- Subject: Yautia
- From: "Eduardo Goncalves" <firstname.lastname@example.org>
- Date: Wed, 23 May 2001 00:39:44 -0500 (CDT)
I agree completely with Julius. When the first leaf appear, check on the
petioles. If they are light green, you have X. sagittifolium. If they are
"dark", it can be either X. atrovirens or X. violaceum. In fact, their names
never lie: X. violaceum is purple and X. atrovirens is blackish green.
However, the thick layer of wax on the petioles of both species may confuse
your sense of purplish... Both will appear purplish for a non-trained eye.
So check on the nerves below at the leaves. If they are really purplish, it
is X. violaceum. If they are medium green or dark green, you are a proud
owner of a X. atrovirens! If they are lavender with green spots and yellow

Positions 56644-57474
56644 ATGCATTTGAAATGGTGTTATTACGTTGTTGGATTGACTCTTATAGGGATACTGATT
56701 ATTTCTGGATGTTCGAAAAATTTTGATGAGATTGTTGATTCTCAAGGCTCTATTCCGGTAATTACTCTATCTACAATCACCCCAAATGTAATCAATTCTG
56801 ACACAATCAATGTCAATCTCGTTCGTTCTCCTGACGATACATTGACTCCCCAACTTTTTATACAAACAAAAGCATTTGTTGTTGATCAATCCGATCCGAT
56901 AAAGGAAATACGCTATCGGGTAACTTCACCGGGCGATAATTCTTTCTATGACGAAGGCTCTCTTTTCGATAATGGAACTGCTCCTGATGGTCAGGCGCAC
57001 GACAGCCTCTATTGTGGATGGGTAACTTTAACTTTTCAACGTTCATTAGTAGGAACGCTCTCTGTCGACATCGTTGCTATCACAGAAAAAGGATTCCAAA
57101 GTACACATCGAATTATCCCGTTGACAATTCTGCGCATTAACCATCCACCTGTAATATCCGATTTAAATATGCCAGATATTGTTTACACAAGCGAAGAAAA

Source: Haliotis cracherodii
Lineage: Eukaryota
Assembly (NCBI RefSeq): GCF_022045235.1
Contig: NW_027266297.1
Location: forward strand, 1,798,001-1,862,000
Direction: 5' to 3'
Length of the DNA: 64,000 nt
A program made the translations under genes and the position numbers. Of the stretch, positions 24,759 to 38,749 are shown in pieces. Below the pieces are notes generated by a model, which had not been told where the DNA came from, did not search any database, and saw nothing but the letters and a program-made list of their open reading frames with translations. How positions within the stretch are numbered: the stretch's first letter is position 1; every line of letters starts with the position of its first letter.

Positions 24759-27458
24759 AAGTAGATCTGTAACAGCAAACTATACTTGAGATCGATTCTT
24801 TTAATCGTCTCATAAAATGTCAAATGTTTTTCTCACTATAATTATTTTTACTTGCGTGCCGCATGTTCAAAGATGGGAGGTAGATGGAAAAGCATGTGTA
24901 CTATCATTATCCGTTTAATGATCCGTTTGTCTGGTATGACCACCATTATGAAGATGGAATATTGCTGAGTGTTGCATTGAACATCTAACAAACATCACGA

strips, just scream... You have something from outer space growing in your
pot! "Take me to your leader"
Best wishes, ;o)
> >>I recently picked up an inexpensive 4" pot of Spathiphyllum at the local
>mega-hardware store. Its full of growths and just as last year they will be
>planted around in woodland gardens where they continue to grow until frost.
>Bonaventure W. Magrys
>130 Hilltop Blvd.
>Cliffwood Beach, NJ 07735-6001
>USA zone 7
>PS. A 'yautia' tuber from a local supermarket has been potted up and is
>sprouting. Is this Xanthosoma violacea?<<
>'Yautia' comes in THREE colors, the 'lilac' is X. violacium, the 'blanca'
>white is X. sagitifolium, and the 'amarillo' or yellow is X. atrovirens
>(according to Deni Bown). X. violacium will have dark petioles, X. sag.
>will have green petioles , and X. atro. will have a 'silvered/gray leaf w/
>more rounded 'tips'. The rhizomes ---X. vio. will have a dark-colored
>rhi., and when you check,scratch at the growing point you can see the
>color, X. sag. has a lighter colored rhi. w/ no viloet color at the tip,
>X. atro. has a almost balck skinned, very hairy (rooty?) rhi. w/ a yellow
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